How dev.to could topple Facebook
Ben Halpern Mar 22
I wrote this as sort of a personal journal entry and didn't plan to share it, but I came across this tweet which made me want to share.
The Described Challenge:
We have no plans on entering this contest. Entrepreneurship-as-a-competition is a silly notion to me, but it serves as an example of the anti-Facebook sentiment in the air. Of course, the recent wave has been due to Facebook's ongoing inability to tell the truth about important matters until their fraud and coverups are uncovered. But it’s also been part of a broader trend in worrying about Facebook’s flaws mixed with their utter dominance in the space.
I want to start by making it clear that our team isn’t distracted by delusions of grandeur. But, as a matter of describing the potential optionality of our current path, this article may serve as an interesting thought experiment about the tech climate.
If you're a member or casual visitor of this website, dev.to, you might be able to see some similarities between our platform and Facebook. It has a news feed and there is a focus on connections and friendship. It's a social and/or professional network.
It's also different from Facebook in a lot of ways. It's only for software developers, it's built on the open web—rather than being a walled garden, and most importantly, it's a fraction of a fraction of a fraction of Facebook’s size.
So, even though it's silly to even contemplate, I do spend time thinking about how and why it's important to harbor visions of making a dent in Facebook's space. The "why" is easy for me. Facebook has consistently made morally questionable decisions. At best Facebook is an inevitable result of power and scale. At worst it is a cold, evil company, with operators and investors who have routinely demonstrated an indifference to the harm they may be causing.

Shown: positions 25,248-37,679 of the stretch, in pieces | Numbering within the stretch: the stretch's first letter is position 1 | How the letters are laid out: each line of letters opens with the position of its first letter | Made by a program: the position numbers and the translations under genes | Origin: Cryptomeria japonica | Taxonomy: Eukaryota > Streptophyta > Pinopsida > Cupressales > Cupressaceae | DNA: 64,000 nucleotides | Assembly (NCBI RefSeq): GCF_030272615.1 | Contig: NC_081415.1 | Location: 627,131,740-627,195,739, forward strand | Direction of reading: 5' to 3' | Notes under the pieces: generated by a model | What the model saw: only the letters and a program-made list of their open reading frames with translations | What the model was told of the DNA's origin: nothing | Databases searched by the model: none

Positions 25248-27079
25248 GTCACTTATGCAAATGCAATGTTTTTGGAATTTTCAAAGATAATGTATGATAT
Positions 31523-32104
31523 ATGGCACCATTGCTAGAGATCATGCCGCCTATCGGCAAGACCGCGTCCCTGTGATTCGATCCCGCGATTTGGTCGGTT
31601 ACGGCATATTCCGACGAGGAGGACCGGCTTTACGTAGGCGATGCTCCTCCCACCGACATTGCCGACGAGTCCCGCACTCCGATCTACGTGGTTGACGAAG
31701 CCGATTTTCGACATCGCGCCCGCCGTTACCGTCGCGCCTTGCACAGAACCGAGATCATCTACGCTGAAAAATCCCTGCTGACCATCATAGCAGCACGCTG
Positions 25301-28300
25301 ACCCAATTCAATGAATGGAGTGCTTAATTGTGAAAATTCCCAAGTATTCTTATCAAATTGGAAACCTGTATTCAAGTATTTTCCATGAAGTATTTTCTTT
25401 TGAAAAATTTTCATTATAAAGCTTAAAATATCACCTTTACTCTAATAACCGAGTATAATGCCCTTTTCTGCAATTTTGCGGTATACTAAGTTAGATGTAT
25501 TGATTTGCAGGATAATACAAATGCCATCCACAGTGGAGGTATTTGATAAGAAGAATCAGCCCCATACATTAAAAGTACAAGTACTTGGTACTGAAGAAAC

I started dev.to without Facebook in mind. I wanted to help host good technical writing and discussions in an environment that encouraged constructive and respectful dialogue. That's still the goal. But, if you'll entertain me, I'd like to talk about this Facebook thing.
As I mentioned, in form factor, what we've built is Facebook-esque. We'll gladly copy the good parts of any social network. But here’s where it gets interesting: we are currently working on opening up our core codebase to the world as an open source project. We want to do this for a number of reasons.
- Open source code improves over time, while closed source code decays. Decaying code is expensive and causes engineering expenses to soar.
- Enthusiastic members have been asking for this big-time. The community is excited to help, and we have learned time and again how giving more control to the community has benefitted us.
- We're romantically attached to the story of Linux coming to dominate the operating system space, and the multitude of improbable open source accomplishments that no longer seem all that improbable.
- Our core business model—running a community for software developers and making money through memberships and sponsorships—doesn't require us to hoard our code.
- We want users to have a full picture of all the data the site keeps on them in order serve them. We don't really keep all that much data, but from a technical perspective, the simplest way to be transparent is to open the operation up for inspection.